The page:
|Year : 2016 | Volume
| Issue : 1 | Page : 48-52
Gaps and challenges to integrating diabetes care in Myanmar
Tint Swe Latt1, Than Than Aye2, Ko Ko3, Ko Ko Zaw4
1 Diabetes Association, Yangon, Myanmar
2 Society of Endocrinology and Metabolism, Yangon, Myanmar
3 Department of Medicine, University of Medicine 2, Yangon, Myanmar
4 Department of Medical Research, University of Medicine 2, Yangon, Myanmar
|Date of Web Publication||18-May-2017|
Tint Swe Latt
Myanmar Diabetes Association, Shwe Baho Hospital, First Floor, No 1/33, Thamain Bayan Street, Tamwe Township, 11211, Yangon
In common with other low-income countries, diabetes is a growing challenge for Myanmar. Gaps and challenges exist in political commitment, policy development, the health system, treatment-seeking behaviour and the role of traditional medicine. National policies aimed at prevention – such as to promote healthy food, create a healthy environment conducive to increased physical activity, restrict marketing of unhealthy food, and initiate mass awareness-raising programmes – need to be strengthened. Moreover, existing initiatives for prevention of noncommunicable-disease (NCD) are channelled vertically rather than being horizontally integrated. Primary health care is traditionally orientated more towards prevention of infectious diseases and staff often lack training in prevention and control of NCDs. Capacity-building activities have been modest to date, and retaining trained health workers in diabetes-oriented activities is a challenge. The World Health Organization Package of Essential Noncommunicable (PEN) disease interventions for primary health care in low-resource settings has been piloted in Yangon Region and country-wide expansion awaits ministerial approval. Recently, the Myanmar Diabetes Care Model was proposed by the Myanmar Diabetes Association, with the aims of both bridging the gap in diabetes care between rural and urban areas and strengthening care at the secondary and tertiary levels. However, implementation will require policy development for essential drugs and equipment, capacity-strengthening of health-care workers, and an appropriate referral and health-information system.
Keywords: capacity-building, diabetes, management, Myanmar, policy, prevention
|How to cite this article:|
Latt TS, Aye TT, Ko K, Zaw KK. Gaps and challenges to integrating diabetes care in Myanmar. WHO South-East Asia J Public Health 2016;5:48-52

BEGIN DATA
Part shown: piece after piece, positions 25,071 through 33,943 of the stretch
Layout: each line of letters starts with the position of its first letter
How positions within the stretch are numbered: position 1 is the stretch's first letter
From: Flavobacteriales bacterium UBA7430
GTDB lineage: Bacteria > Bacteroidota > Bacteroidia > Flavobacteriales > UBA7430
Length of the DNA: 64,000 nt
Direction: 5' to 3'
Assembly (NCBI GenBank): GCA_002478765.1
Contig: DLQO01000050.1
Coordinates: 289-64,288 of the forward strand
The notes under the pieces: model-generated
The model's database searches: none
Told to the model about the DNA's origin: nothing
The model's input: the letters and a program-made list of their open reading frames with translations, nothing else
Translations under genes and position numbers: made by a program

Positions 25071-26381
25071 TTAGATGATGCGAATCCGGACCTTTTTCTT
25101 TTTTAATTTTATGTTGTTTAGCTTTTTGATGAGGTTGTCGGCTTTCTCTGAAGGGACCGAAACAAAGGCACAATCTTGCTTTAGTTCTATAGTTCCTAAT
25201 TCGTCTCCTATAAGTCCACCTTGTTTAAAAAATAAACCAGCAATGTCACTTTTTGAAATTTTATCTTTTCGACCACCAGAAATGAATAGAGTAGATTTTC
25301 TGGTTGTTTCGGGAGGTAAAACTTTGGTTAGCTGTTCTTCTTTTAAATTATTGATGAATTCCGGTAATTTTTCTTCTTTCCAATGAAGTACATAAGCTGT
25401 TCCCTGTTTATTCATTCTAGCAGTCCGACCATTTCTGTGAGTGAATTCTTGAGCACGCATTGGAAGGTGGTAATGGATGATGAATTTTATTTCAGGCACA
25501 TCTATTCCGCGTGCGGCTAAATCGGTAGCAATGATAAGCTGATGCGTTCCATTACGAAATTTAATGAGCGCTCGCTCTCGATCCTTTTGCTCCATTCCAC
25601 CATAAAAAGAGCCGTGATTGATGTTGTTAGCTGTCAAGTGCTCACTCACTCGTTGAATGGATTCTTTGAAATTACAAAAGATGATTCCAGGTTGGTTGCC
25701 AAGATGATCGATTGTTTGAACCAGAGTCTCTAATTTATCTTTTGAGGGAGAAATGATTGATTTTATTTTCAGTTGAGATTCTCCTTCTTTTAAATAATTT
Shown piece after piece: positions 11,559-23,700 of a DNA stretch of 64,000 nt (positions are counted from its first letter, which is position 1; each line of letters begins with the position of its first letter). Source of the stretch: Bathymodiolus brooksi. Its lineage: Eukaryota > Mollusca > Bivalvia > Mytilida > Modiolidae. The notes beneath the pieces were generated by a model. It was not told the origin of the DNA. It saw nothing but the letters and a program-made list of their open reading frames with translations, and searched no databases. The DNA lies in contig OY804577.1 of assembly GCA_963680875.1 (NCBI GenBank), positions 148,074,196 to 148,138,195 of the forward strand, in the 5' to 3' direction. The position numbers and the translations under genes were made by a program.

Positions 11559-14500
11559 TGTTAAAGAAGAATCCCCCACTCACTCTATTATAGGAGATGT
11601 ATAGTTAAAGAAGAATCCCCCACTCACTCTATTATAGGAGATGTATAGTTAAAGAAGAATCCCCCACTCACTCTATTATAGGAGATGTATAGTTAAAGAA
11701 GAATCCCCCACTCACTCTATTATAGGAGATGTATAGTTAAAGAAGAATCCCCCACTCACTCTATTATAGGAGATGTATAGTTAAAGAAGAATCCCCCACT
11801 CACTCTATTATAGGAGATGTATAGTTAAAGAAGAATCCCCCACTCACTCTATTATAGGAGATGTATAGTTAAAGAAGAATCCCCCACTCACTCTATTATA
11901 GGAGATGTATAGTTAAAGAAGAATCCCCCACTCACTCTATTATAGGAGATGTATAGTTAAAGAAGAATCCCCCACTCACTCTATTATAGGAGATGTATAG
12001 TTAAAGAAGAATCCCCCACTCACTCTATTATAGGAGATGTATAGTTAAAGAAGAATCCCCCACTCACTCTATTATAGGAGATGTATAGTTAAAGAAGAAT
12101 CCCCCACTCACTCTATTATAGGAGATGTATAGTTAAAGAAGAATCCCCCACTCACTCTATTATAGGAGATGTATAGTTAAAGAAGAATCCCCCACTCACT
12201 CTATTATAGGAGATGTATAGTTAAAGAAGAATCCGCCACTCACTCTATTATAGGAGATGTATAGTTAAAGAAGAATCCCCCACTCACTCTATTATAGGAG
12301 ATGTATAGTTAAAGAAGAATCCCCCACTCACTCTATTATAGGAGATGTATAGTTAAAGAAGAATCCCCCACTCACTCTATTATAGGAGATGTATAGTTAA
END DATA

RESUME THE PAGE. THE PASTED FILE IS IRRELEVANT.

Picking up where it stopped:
|How to cite this URL:|
Latt TS, Aye TT, Ko K, Zaw KK. Gaps and challenges to integrating diabetes care in Myanmar. WHO South-East Asia J Public Health [serial online] 2016 [cited 2020 Aug 6];5:48-52. Available from: http://www.who-seajph.org/text.asp?2016/5/1/48/206553
| Background|| |
Diabetes is a personal and social calamity and imposes unacceptably high burdens on individuals, their families and national economies. Diabetes poses an immense global challenge by the steady rise in its prevalence. Building on the United Nations summit of 2011, global leaders have now signed up to an historic commitment to reduce premature deaths from diabetes and other noncommunicable diseases (NCDs) by 25% by 2025. They have also agreed a Global Action Plan designed to achieve a range of measurable targets for diabetes and NCDs. The Global Action Plan provides Member States, international partners and the World Health Organization (WHO) with a road map and menu of policy options which, when implemented collectively between 2013 and 2020, will contribute to progress on nine voluntary global targets. A specific target on diabetes includes a halt in the rise of diabetes and obesity.
In common with other low-income countries, Myanmar is currently facing the double burden of communicable diseases and NCDs. The International Diabetes Federation has recently estimated the national prevalence of diabetes as 6.5% and there are 2 172 900 adults (aged 20–79 years) with diabetes in Myanmar. A national survey on the prevalence of diabetes and risk factors for NCDs in 2014 reported the national prevalence of diabetes and risk factors for NCDs in Myanmar (see [Table 1]). According to the Global Burden of Disease 2010 report, the five risk factors that account for the most disability-adjusted life-years lost in Myanmar were dietary risks, tobacco smoking, household air pollution from solid fuels, high blood pressure and high fasting plasma glucose.
|Table 1: The prevalence of diabetes and risk factors for noncommunicable diseases in Myanmar|
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Many guidelines on diabetes care have been developed. Published national guidelines tend to come from relatively resource-rich countries and may be of limited practical use in less well-resourced countries. For example, the American Diabetes Association recommends a patient-centred approach, which should include a comprehensive plan to reduce cardiovascular risk by addressing blood pressure and lipid control, smoking cessation, weight management and changes to lifestyle, which include adequate physical activity. Systems for health-care delivery in low- and middle-income countries are generally less well oriented towards dealing with chronic NCDs than with infectious diseases. The approach is often unstructured, lacks systematic follow-up and monitoring of chronic clinical care, and provides little information about morbidity or mortality. Moreover, access to essential supplies is often limited and comes at a relatively high cost.